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Tad Dobbs
Graphic Designer
Trophy Club, Texas
Greatly helpful
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out of 10
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Are You Playing With a Full Deck?

Even though digital technologies are becoming deeply entrenched in the marketplace—the business card isn't a thing of the past. Learn to make your printed cards one of your strongest marketing tools, while leveraging the strengths of new smart phone technologies.
Written Feb 24, 2010, read 2178 times since then.
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With the advent of electronic banking, you still wouldn’t leave home without your trusty credit card. And if you think that the digital age has made the paper and ink business card a thing of the past, you may want to ask yourself some of the following questions:

Have you ever had feelings of inadequacy?
Don’t limit yourself. Be prepared for every networking opportunity. Not everyone has a smart phone or the latest app to easily upload your digital information. Anyone can take a printed business card, so be prepared to go analog. Whether your give out your card at a convention, meeting, or chance encounter—your business card is more than just a little piece of paper—it’s a vital marketing tool. It’s often the first contact your prospect has with your brand.

Excuse me, could I get your number?
It’s your business, so don’t play hard to get. And just as an obnoxious flirt will likely spend the night alone—a card that’s over-the-top is also a turn off. Keep it simple. Think of your audience, what you want them to know, and how you want them to feel about your brand. Finally, get to the point and put the most important items first. Place your key information and preferred method of contact up front, and leave extras like your URL or tagline on the back.

Have I seen you somewhere before?
A well-designed business card is like leaving a trail of jellybeans leading back to your business. In fact, it’s one of the few pieces of collateral that never gets thrown away. I once worked for someone who literally had thousands of business cards, bundled in rubber bands, and stored for “safe keeping” in his desk. But, whenever he came across a card that really stood out in his mind, he’d show it to everyone in the office like it was a priceless collectible.

Hey, Buddy, can you spare a dime?
If you’ve ever felt the dread of being approached by a salesman in a cheap suit, you may want to reconsider cutting corners on the printing and design of your card. While you can find bargain-basement solutions for digitally printing your card online, it’s important to realize you’re sacrificing quality to save 25¢ per card. After all, have you ever taken a whiff of those discount “just like designer” perfumes?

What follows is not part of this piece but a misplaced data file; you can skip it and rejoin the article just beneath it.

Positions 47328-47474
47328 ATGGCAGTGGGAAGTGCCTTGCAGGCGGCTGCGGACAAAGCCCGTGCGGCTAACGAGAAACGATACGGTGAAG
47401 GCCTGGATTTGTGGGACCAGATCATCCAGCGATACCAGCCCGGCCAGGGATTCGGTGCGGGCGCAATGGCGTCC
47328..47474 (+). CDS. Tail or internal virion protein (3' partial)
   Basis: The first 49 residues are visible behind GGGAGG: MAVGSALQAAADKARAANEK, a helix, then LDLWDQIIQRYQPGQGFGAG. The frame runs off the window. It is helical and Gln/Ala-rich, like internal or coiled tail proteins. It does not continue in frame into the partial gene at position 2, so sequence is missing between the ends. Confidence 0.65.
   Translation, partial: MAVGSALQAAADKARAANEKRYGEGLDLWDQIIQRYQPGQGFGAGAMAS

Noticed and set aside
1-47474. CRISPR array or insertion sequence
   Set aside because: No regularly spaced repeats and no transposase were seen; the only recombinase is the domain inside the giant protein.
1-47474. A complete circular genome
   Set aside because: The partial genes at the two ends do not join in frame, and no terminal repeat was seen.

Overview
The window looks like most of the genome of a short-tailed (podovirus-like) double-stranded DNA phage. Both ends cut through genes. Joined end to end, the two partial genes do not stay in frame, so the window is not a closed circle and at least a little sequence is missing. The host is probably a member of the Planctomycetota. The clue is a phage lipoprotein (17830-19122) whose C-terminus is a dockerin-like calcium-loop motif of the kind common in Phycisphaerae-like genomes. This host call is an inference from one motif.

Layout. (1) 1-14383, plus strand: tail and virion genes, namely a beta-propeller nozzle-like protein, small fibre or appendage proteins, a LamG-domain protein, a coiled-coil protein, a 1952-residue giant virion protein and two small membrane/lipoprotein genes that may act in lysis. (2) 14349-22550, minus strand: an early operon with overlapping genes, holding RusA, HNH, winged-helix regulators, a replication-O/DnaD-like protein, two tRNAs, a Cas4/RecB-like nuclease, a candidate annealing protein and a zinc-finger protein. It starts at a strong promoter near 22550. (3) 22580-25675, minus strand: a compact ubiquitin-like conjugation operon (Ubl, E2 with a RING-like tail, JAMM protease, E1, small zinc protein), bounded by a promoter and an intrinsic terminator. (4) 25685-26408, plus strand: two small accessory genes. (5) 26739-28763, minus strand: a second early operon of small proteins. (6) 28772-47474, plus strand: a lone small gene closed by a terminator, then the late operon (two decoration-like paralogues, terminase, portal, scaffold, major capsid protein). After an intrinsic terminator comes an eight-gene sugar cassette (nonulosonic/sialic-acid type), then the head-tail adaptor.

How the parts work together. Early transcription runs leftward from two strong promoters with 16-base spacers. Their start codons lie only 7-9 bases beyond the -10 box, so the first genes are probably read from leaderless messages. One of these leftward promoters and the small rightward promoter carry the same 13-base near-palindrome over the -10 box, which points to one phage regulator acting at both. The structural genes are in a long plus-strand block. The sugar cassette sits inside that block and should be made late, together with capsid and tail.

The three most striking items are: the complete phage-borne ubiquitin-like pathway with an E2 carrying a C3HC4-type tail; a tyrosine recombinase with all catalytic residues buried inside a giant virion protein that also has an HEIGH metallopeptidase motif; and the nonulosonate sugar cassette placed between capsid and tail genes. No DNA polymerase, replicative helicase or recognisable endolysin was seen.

Want to try something new?
Designing a digital version of your card is a complement and not a replacement for the printed version. Sure, you could just scan your card and transfer the contact information to your smart phone, but why not take the opportunity to add a little finesse? It will show that you understand the latest trends—and that you know how to translate your brand into new media. You probably didn’t scan your brochure to create your Web site. Give your business card the same respect. Design with the specific medium in mind, and you will see better results.

The printed business card is definitely not an endangered species. However, if you ignore its potential, you may go the way of the eight-track. When you take the time to invest the same care in designing your card that you would for your Web site, packaging, or advertising—it will strengthen your presence and help make sure that you stay on the radar.

Learn more about the author, Tad Dobbs.

Comment on this article

  • graphic designer 
Cleveland, Ohio 
Deanna Taus
    Posted by Deanna Taus, Cleveland, Ohio | Feb 25, 2010

    Hi Tad - as a graphic designer who creates collateral on a daily basis - your title intrigued me. You are correct on all points. I would love to have seen business card examples for each of your points. And I really want to see/learn how to do a digital version of a biz card. What does that mean exactly. An HTML thing, a JPG attachment to an email?

    Keep up the good work and smart marketing.

  • Marketing & social media consultant. Graphic designer. 
Philadelphia, Pennsylvania 
Alexandra Golaszewska
    Posted by Alexandra Golaszewska, Philadelphia, Pennsylvania | Feb 25, 2010

    Good article, Tad.

    About the digital version... I don't like it when people have an attachment on every email, whether it's a logo or a card or whatever. Once I'm working with that person, it can be really difficult to find important documents when every message has a paper clip next to it.

  • Marketing & Communications Director 
Seattle, Washington 
Carrie Bancroft
    Posted by Carrie Bancroft, Seattle, Washington | Feb 25, 2010

    Tad, would love to hear your opinion about business-card-sized brochures (eg, a 2-fold business card that allows for a mini-brochure layout when opened). Helpful...or overkill?

  • project manager + sustainable design  
Snoqualmie Pass, Washington 
chris lyons
    Posted by chris lyons, Snoqualmie Pass, Washington | Feb 25, 2010

    Tad, thanks so much for the time you put into the article. Good info to keep us thinking simple!

    Chris Lyons www.hyakmarket.com

  • Special Education Teacher, Hypnotherapist, Professor